That was 2010. And though Cameron recently shuttered Boardwalk on Bulverde in order to free up time for other projects, he’s forever thankful for the exposure it’s given his business. Today, Cruising Kitchens is the largest manufacturer of custom kitchen trucks in the world. It’s grown from employing one other person—Cameron’s best friend from Georgetown High School, Matt Marshall—to employing between 25 and 30 employees at any given time.
The entire fabrication process—from conception to execution, branding, and even printing—is done in house. Cameron quotes and designs all the builds and has a team to handle the electric, plumbing, and gas. “We own the entire process here. We’re never dictated by another company’s timeline. And that’s how we’ve stayed so busy,” he says.
Over the years, Cameron has learned many hard-fought lessons that have led him to handle business decisions differently. But as long as he runs a small business, one thing will never change: “I run it like a family,” he says. “It’s about trust and shared experiences.” To that end, he hosts regular company parties and takes employees on outings like golfing and skydiving.
“My guys work hard!” he says. “A lot of work takes places outside, and they’re hot or they’re cold, but they don’t complain. We always come together with tight deadlines and get things done.”
In 2012, brothers—and fellow GISD grads—Matt and Jake Marshall were shooting the breeze about who was the best mobile kitchen builder and fabricator. To put the issue to rest, one night after a few beers, they decided to do a food truck build off, pitting shop manager Matt Marshall and fabricator Roland Esqueda against Jake Marshall and Raul Flores, fabricator and lead carpenter, respectively.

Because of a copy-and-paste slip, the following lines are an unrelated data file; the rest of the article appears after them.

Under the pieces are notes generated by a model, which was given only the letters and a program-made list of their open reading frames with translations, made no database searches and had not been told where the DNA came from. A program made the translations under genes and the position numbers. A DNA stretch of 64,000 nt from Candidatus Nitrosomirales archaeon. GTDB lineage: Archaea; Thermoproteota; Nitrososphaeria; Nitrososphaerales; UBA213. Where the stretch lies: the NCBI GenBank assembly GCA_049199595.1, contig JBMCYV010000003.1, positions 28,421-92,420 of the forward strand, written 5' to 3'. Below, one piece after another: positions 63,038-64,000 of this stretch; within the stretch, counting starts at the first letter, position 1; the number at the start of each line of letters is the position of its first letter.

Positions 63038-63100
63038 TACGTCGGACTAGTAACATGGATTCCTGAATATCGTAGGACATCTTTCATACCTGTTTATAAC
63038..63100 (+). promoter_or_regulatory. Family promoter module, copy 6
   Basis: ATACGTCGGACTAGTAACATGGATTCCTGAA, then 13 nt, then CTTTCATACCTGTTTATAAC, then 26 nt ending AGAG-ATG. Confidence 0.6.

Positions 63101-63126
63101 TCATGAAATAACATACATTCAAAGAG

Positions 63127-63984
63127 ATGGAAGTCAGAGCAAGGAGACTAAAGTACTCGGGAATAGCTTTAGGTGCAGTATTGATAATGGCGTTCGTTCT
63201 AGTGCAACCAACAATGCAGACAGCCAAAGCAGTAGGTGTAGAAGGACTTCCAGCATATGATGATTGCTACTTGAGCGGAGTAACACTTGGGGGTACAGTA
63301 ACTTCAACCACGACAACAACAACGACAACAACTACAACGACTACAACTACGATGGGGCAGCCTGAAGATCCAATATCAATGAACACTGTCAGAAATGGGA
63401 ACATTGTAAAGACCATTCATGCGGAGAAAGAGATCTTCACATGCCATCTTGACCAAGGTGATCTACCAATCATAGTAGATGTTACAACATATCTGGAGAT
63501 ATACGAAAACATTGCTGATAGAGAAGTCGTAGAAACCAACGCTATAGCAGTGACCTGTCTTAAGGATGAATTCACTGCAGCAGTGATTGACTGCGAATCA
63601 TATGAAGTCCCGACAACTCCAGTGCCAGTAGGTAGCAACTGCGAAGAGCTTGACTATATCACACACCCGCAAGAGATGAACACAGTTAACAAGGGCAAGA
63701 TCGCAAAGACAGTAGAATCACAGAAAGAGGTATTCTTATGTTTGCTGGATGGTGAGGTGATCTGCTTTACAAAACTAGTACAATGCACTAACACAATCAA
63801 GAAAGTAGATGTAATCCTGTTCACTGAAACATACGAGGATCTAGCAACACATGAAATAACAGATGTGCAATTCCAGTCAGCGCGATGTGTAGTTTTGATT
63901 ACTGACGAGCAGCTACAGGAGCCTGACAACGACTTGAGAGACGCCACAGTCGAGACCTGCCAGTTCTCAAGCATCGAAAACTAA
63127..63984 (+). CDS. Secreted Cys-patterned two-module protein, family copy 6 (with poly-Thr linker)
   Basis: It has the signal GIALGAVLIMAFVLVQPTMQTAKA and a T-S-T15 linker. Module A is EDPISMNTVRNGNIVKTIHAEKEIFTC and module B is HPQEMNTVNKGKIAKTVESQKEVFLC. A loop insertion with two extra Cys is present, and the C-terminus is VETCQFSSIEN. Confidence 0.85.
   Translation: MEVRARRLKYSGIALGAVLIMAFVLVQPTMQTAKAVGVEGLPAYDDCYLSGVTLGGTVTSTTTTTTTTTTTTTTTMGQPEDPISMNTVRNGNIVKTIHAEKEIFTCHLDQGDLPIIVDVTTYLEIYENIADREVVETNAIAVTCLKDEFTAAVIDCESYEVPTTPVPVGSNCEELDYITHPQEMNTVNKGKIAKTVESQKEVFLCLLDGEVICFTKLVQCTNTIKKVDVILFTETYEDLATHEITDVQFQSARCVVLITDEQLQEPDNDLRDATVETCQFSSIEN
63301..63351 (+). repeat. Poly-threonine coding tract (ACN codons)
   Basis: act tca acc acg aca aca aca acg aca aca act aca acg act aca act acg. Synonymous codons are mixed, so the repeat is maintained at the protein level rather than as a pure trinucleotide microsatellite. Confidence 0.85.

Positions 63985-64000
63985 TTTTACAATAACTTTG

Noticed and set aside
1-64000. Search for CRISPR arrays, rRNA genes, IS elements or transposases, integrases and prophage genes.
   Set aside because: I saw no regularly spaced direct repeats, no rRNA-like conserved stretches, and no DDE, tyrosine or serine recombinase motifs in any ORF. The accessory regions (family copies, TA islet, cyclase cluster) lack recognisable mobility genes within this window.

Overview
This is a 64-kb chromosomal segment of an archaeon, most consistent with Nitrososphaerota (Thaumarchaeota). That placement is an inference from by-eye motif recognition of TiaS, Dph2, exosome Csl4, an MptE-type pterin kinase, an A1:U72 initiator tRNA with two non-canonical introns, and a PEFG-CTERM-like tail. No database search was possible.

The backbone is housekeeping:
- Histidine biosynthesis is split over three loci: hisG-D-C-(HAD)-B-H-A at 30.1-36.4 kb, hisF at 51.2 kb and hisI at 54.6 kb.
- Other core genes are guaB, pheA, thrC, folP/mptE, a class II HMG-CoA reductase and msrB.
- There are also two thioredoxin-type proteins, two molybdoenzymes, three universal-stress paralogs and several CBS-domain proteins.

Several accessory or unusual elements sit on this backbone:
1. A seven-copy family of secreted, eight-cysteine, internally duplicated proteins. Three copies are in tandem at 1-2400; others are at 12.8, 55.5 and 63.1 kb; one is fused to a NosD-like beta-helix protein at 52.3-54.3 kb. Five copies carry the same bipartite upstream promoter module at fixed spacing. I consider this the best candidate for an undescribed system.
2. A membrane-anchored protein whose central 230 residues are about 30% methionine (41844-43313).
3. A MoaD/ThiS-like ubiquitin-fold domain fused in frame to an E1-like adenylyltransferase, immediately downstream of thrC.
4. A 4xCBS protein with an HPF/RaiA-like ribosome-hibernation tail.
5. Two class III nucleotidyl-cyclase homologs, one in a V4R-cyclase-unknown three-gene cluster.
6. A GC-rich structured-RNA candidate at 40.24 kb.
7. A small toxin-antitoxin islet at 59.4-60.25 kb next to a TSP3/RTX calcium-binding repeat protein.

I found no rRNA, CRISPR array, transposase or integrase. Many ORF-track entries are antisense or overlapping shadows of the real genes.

“It was funny as hell! They talked so much trash between them, so we decided to film it,” says Cameron. “Josh put it up on YouTube, and it got a lot of hits! That’s how our first production company, Fog Edge Media, found us. They sold the rights to Leftfield, which is one of the largest production companies in the world, and Leftfield was approached by Discovery Channel to do a show.”
After some negotiating, Discovery Channel picked up a six-episode run of Blue Collar Backers, a show that featured budding entrepreneurs with winning business ideas as they approached Cameron and his Cruising Kitchens team, seeking seed money in return for equity in the business. The show performed well with focus groups and was a valuable marketing asset for Cruising Kitchens, but it became a financial burden for Cameron, who invested in three mobile businesses while on the show.
“It was a great opportunity, but I’m really not a blue collar backer,” he says. So when a popular network approached Cameron about doing a new show that focused on his family, business, mobile kitchen builds, and the delicious food that can be created in Cameron’s fabricated vehicles, he was all in. Who knows? With this new opportunity, he and his wife may even become the “Chip and Joanna Gaines” of mobile kitchens.
“It’s funny,” says Cameron. “Chip was my landlord when I was at Baylor!”
At 36, Cameron may not know where the next 18 years will take him, but he knows one thing for certain: he’s happy to be on the ride.
For more on Cameron and the mobile businesses he’s designed, visit www.cruisingkitchens.com.